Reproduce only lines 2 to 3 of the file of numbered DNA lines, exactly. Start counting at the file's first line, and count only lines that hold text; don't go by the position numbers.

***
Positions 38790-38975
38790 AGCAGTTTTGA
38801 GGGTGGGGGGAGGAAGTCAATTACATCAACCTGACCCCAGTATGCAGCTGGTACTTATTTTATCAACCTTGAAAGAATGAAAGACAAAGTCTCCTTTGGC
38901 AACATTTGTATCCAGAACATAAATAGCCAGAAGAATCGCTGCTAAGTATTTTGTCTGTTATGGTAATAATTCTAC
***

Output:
38790 AGCAGTTTTGA
38801 GGGTGGGGGGAGGAAGTCAATTACATCAACCTGACCCCAGTATGCAGCTGGTACTTATTTTATCAACCTTGAAAGAATGAAAGACAAAGTCTCCTTTGGC